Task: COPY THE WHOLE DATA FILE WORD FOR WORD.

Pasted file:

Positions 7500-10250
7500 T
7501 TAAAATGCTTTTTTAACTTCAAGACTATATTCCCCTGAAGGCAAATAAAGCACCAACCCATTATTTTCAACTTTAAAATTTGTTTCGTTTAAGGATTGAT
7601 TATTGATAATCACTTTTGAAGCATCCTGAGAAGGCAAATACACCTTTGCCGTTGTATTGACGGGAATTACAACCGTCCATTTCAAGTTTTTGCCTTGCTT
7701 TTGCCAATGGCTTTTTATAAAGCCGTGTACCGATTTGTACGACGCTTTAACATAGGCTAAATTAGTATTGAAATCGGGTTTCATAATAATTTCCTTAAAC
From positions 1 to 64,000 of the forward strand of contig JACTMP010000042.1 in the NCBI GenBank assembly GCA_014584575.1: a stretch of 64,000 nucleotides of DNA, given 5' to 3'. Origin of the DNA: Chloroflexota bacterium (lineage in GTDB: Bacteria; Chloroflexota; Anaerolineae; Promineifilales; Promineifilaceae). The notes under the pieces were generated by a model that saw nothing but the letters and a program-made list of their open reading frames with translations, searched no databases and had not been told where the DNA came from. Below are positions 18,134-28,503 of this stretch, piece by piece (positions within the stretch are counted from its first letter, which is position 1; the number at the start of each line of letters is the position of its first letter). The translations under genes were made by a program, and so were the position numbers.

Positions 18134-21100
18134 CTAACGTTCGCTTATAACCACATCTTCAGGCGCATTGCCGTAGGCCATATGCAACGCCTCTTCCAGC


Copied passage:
Positions 7500-10250
7500 T
7501 TAAAATGCTTTTTTAACTTCAAGACTATATTCCCCTGAAGGCAAATAAAGCACCAACCCATTATTTTCAACTTTAAAATTTGTTTCGTTTAAGGATTGAT
7601 TATTGATAATCACTTTTGAAGCATCCTGAGAAGGCAAATACACCTTTGCCGTTGTATTGACGGGAATTACAACCGTCCATTTCAAGTTTTTGCCTTGCTT
7701 TTGCCAATGGCTTTTTATAAAGCCGTGTACCGATTTGTACGACGCTTTAACATAGGCTAAATTAGTATTGAAATCGGGTTTCATAATAATTTCCTTAAAC
From positions 1 to 64,000 of the forward strand of contig JACTMP010000042.1 in the NCBI GenBank assembly GCA_014584575.1: a stretch of 64,000 nucleotides of DNA, given 5' to 3'. Origin of the DNA: Chloroflexota bacterium (lineage in GTDB: Bacteria; Chloroflexota; Anaerolineae; Promineifilales; Promineifilaceae). The notes under the pieces were generated by a model that saw nothing but the letters and a program-made list of their open reading frames with translations, searched no databases and had not been told where the DNA came from. Below are positions 18,134-28,503 of this stretch, piece by piece (positions within the stretch are counted from its first letter, which is position 1; the number at the start of each line of letters is the position of its first letter). The translations under genes were made by a program, and so were the position numbers.

Positions 18134-21100
18134 CTAACGTTCGCTTATAACCACATCTTCAGGCGCATTGCCGTAGGCCATATGCAACGCCTCTTCCAGC